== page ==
Clinical Development

An enhanced Phase Ia single ascending dose clinical trial addressed safety, tolerability, and pharmacokinetics of intranasal Memogain in healthy young and elderly subjects, in comparison to the daily recommended doses of the reference drugs Reminyl (16mg) and Aricept (10mg). The healthy young and elderly subjects in the study were also tested for drug-dependent improvements in cognition.

Administration of Memogain was safe and well tolerated at all dose levels investigated. All adverse events (AE) were either mild or moderate. Nausea was elevated in a few subjects after administration of oral Reminyl 16 mg and Memogain 44 mg, but not at the lower dose levels of Memogain. These excellent safety data will allow an efficacious dose to be administered from the first day of treatment, thus avoiding the months-long up-titration periods usually required by oral galantamine (Reminyl), and the other drugs of its class, to allow patients time to sufficiently tolerate such AEs as nausea, vomiting and diarrhea. Enhanced tolerability of Memogain is likely to improve patients’ compliance at all stages of treatment – current estimates of drop–out rates range from 30-50% due to lack of perceived benefit and continuing GI side effects.  Memogain has the potential of regaining the lost market revenue from these drop-outs.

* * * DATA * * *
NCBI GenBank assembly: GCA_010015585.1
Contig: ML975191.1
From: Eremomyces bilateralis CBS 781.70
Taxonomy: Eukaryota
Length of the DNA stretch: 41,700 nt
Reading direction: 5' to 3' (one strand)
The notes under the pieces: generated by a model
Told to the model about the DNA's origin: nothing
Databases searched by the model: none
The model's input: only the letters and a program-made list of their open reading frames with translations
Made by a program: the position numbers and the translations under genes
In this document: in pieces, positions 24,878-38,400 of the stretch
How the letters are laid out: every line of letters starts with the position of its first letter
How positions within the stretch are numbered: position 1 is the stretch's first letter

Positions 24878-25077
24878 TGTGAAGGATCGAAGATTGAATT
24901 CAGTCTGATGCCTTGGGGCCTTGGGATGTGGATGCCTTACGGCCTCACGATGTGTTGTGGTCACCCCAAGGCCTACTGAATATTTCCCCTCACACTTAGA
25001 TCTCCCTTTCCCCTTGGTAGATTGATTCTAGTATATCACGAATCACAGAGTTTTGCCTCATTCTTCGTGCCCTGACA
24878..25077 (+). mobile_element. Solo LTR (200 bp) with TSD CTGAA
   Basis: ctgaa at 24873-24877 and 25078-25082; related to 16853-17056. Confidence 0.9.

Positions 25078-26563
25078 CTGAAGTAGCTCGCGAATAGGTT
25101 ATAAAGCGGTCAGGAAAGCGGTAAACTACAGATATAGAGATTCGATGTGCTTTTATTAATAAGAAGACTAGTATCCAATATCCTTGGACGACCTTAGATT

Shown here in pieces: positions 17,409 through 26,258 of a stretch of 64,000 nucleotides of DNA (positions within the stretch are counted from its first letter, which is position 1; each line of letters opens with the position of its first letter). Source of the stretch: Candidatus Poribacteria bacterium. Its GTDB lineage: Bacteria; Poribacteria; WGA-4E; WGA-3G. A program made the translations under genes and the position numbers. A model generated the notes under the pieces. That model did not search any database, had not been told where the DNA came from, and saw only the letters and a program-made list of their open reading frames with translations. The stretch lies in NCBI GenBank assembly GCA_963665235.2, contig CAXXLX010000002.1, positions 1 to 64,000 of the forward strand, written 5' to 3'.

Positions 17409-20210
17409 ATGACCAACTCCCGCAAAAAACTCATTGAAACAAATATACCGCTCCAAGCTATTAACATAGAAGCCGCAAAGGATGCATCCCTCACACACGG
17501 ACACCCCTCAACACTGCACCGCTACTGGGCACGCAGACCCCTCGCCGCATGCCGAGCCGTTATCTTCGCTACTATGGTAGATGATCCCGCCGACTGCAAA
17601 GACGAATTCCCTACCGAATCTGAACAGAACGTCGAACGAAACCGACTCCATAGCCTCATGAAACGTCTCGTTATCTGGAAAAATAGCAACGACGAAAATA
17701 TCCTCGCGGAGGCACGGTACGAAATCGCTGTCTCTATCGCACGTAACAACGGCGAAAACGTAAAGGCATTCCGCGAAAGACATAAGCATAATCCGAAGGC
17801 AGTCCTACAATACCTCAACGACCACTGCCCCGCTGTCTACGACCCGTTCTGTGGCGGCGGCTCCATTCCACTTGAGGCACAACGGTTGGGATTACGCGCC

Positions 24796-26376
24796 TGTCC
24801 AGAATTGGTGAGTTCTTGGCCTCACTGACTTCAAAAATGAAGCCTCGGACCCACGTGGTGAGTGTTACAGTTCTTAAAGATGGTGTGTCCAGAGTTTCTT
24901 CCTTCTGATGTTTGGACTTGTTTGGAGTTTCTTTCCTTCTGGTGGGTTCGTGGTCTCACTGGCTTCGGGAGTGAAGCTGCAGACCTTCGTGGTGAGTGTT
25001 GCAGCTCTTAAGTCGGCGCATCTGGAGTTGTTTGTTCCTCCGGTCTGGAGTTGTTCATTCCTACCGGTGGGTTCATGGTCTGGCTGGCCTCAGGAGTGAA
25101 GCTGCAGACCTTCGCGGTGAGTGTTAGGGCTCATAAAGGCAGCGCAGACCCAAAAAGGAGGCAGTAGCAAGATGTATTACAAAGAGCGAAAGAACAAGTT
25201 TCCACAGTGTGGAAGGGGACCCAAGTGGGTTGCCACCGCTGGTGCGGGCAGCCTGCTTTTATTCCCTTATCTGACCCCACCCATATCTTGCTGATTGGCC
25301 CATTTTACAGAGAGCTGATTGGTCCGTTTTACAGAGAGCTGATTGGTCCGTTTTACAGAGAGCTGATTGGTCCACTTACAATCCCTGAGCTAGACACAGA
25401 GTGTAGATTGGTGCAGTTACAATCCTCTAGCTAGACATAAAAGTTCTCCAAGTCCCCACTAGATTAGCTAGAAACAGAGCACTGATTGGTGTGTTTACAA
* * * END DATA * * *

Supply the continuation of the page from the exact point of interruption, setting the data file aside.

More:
Memogain enhances by more than one order of magnitude the active concentration of galantamine in the brain, compared to orally administered galantamine. The kinetics of Memogain’s exposure in plasma are consistent with the concept of being preferentially and rapidly distributed into the brain where the pro-drug is enzymatically cleaved to the active drug galantamine. The pharmacokinetics profile of Memogain suggests that once a day dosing will be possible.

The cognitive test battery employed in the phase Ia trial demonstrated effects of Memogain on several important cognition domains. Particularly noteworthy were improved performance in the adaptive tracking test (measuring eye-hand coordination, vigilance and arousal) in both young and elderly subjects at different dose levels, and in the visual verbal learning test (VVLT, measuring word learning and recall) in healthy elderly at 22 mg and higher dose levels, suggestive of improved short-term memory capacity.  Neither oral administration of Aricept nor of galantamine (Reminyl) showed such effect on the VVLT.

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